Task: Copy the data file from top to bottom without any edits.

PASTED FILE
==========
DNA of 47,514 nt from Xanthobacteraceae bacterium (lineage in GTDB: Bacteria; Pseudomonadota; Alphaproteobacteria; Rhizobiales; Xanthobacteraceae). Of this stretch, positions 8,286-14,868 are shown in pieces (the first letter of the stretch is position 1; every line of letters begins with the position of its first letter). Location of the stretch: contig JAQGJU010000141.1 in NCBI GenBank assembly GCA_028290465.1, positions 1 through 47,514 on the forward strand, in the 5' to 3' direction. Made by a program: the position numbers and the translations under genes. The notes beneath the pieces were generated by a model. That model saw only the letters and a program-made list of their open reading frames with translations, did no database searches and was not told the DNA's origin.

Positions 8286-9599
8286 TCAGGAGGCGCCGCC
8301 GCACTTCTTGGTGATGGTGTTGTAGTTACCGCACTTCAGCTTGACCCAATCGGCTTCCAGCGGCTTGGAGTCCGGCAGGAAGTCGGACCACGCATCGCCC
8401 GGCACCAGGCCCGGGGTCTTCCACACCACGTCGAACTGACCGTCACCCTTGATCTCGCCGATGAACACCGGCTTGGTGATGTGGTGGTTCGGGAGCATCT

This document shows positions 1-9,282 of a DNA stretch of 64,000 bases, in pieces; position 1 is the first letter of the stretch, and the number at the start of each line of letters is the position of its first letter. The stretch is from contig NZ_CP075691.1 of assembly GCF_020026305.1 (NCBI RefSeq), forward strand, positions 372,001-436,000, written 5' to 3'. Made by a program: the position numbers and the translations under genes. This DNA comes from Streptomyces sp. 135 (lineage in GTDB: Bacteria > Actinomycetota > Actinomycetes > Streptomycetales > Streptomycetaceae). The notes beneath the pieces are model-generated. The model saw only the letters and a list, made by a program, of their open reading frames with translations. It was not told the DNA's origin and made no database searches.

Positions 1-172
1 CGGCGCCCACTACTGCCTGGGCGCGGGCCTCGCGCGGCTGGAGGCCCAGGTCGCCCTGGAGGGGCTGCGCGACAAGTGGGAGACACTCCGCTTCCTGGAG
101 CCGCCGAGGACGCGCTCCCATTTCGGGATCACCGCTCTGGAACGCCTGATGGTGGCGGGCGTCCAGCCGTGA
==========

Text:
DNA of 47,514 nt from Xanthobacteraceae bacterium (lineage in GTDB: Bacteria; Pseudomonadota; Alphaproteobacteria; Rhizobiales; Xanthobacteraceae). Of this stretch, positions 8,286-14,868 are shown in pieces (the first letter of the stretch is position 1; every line of letters begins with the position of its first letter). Location of the stretch: contig JAQGJU010000141.1 in NCBI GenBank assembly GCA_028290465.1, positions 1 through 47,514 on the forward strand, in the 5' to 3' direction. Made by a program: the position numbers and the translations under genes. The notes beneath the pieces were generated by a model. That model saw only the letters and a program-made list of their open reading frames with translations, did no database searches and was not told the DNA's origin.

Positions 8286-9599
8286 TCAGGAGGCGCCGCC
8301 GCACTTCTTGGTGATGGTGTTGTAGTTACCGCACTTCAGCTTGACCCAATCGGCTTCCAGCGGCTTGGAGTCCGGCAGGAAGTCGGACCACGCATCGCCC
8401 GGCACCAGGCCCGGGGTCTTCCACACCACGTCGAACTGACCGTCACCCTTGATCTCGCCGATGAACACCGGCTTGGTGATGTGGTGGTTCGGGAGCATCT

This document shows positions 1-9,282 of a DNA stretch of 64,000 bases, in pieces; position 1 is the first letter of the stretch, and the number at the start of each line of letters is the position of its first letter. The stretch is from contig NZ_CP075691.1 of assembly GCF_020026305.1 (NCBI RefSeq), forward strand, positions 372,001-436,000, written 5' to 3'. Made by a program: the position numbers and the translations under genes. This DNA comes from Streptomyces sp. 135 (lineage in GTDB: Bacteria > Actinomycetota > Actinomycetes > Streptomycetales > Streptomycetaceae). The notes beneath the pieces are model-generated. The model saw only the letters and a list, made by a program, of their open reading frames with translations. It was not told the DNA's origin and made no database searches.

Positions 1-172
1 CGGCGCCCACTACTGCCTGGGCGCGGGCCTCGCGCGGCTGGAGGCCCAGGTCGCCCTGGAGGGGCTGCGCGACAAGTGGGAGACACTCCGCTTCCTGGAG
101 CCGCCGAGGACGCGCTCCCATTTCGGGATCACCGCTCTGGAACGCCTGATGGTGGCGGGCGTCCAGCCGTGA